Charles Moore has backed his man
The George Galloway scoop came at just the right time for Daily Telegraph editor Charles Moore, who faced growing speculation about his future.
With average sales of 926,000 last month, the Telegraph was down 7.6% on March 2002 and rumours began to circulate in Fleet Street that the paper's Canadian proprietor Conrad Black might consider a change at the top.
Now he has put his career on the line by backing the judgement of reporter David Blair, who returned from Baghdad with what appeared to be a major scoop.
In an editorial on Tuesday Mr Moore wrote: "We stand fully behind our story.
"David Blair has proved himself, in a number of dangerous situations around the world, to be an honourable and courageous journalist and we have absolute confidence in his integrity."
Mr Moore has been ensconced in his 12th floor office at Canary Wharf for eight years now.
Slipping below the crucial one million sales barrier was a blow for Mr Moore and all of his team, who were widely perceived as having done a great job of repackaging the Telegraph.
Charles Moore personifies what the Telegraph stands for - right wing, pro-military and pro-countryside - and has done a very good job of standing up for those causes.
BBC media correspondent
The paper was known as recently as the mid-1980s as a fusty old broadsheet much beloved of retired colonels in the shires but rapidly becoming outdated and obsolete.
Mr Moore's predecessor, Max Hastings, began to ring the changes during his tenure.
He beefed up the paper's sports coverage, brightened up its use of photographs and columnists and ditched some of the more antiquated features.
Mr Moore continued the gradual culture change and introduced a growing element of showbiz and celebrity to draw in female readers.
BBC media correspondent Torin Douglas said: "Charles Moore personifies what the Telegraph stands for - right wing, pro-military and pro-countryside - and has done a very good job of standing up for those causes.
"But at the same time he has tried to modernise the paper and get away from some of the traditional values."
Mr Douglas said Mr Moore's deputy, Sarah Sands, was a key appointment and had been given the task of making the paper more attractive to younger readers and women.
In the late 1990s the Telegraph, and its parent company Hollinger, were drawn into a damaging price war with Rupert Murdoch's Times.
When the ceasefire was declared the Telegraph was still head and shoulders above the Times in terms of sales but the price war, and the advertising downturn which followed it, bit deeply into Hollinger's profits.
Charles Hilary Moore was born in 1956 and educated at Eton and Trinity College, Cambridge, where he read history.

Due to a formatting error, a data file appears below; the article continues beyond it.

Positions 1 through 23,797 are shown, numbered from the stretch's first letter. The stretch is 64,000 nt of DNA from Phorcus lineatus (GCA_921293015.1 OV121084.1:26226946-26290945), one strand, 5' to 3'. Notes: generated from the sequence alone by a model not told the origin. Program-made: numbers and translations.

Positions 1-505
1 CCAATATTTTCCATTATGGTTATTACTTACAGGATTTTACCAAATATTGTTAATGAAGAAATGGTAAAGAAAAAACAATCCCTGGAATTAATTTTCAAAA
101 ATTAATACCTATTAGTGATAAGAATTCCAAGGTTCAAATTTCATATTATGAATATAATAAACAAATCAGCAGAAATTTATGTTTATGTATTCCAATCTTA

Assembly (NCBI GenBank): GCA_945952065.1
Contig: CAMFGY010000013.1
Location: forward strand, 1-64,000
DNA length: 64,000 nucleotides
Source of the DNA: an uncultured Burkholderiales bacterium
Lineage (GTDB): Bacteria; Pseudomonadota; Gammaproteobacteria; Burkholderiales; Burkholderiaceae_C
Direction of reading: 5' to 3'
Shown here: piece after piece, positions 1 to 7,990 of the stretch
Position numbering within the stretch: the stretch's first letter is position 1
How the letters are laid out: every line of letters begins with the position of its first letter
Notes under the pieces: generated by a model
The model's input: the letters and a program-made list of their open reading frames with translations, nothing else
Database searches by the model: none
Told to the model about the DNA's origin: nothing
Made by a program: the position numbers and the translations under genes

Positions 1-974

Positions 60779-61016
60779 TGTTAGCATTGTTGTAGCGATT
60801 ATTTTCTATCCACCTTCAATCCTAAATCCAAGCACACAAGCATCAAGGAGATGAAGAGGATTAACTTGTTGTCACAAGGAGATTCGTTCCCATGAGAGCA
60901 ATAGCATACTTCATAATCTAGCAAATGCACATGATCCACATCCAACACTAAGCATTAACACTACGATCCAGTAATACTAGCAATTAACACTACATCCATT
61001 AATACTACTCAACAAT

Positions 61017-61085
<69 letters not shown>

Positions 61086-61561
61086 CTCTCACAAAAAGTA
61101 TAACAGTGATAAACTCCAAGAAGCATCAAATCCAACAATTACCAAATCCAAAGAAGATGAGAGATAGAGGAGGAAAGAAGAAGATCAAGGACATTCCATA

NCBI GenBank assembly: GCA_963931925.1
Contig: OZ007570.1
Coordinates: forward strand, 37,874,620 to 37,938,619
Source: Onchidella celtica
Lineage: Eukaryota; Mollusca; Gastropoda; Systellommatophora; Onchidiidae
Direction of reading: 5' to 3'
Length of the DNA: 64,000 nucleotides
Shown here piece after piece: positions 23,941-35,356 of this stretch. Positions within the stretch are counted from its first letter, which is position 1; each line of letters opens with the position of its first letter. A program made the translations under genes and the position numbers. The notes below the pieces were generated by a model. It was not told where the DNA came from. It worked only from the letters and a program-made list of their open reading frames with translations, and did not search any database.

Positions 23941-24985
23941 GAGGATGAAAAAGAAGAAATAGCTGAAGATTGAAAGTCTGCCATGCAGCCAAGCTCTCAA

Charles Moore's career
1979: Joins Daily Telegraph
1984-90: Editor of The Spectator
1990-92: Deputy editor of Daily Telegraph
1992-95: Editor of Sunday Telegraph
1995-present: Editor of Daily Telegraph
He joined the Telegraph in 1979 - the same year Margaret Thatcher was elected prime minister - and two years later married Caroline Baxter.
He rose quickly through the Telegraph, or the Torygraph as it was known by left-wing opponents during the Thatcher years.
Onwards and upwards
Mr Moore was a leader writer and then an assistant editor and political columnist.
In 1983 he began working for the right-wing magazine The Spectator and the following year became its editor, a post he retained until 1990.
In 1987 he became a weekly columnist for the Daily Express but he gave that up when he became deputy editor of the Telegraph in 1990.
Two years later he was promoted again, to editor of the Sunday Telegraph, a position he held until 1995 when he finally got the top job.
Since then he has had to contend with the Tories being thrown out of office in 1997, the introduction of devolution - which was anathema to Telegraph loyalists - September 11 and then the second Iraq war.
He has remained loyal to the Tories and has been at the forefront of criticism of New Labour during the Peter Mandelson affair and the Cherie Blair "scandal".
But Mr Moore's Telegraph has supported Mr Blair on the Iraq war with Mr Moore himself claiming earlier this year that his own sources confirmed that Saddam Hussein did indeed have weapons of mass destruction.
The Archbishop of Canterbury gave Mr Moore an interview in February
Editing the Daily Telegraph is obviously a full-time job but Mr Moore likes to keep his hand in with writing and is not averse to conducting the occasional set-piece interview.
In February the paper devoted a full page to an interview he did with the new Archbishop of Canterbury, Rowan Williams.
A devout Christian, Mr Moore is trustee of the Prayer Book Society, and has written a book, The Church in Crisis, and edited another, A Tory Seer, which was a collection of writings by one of his journalistic heroes, T E Utley.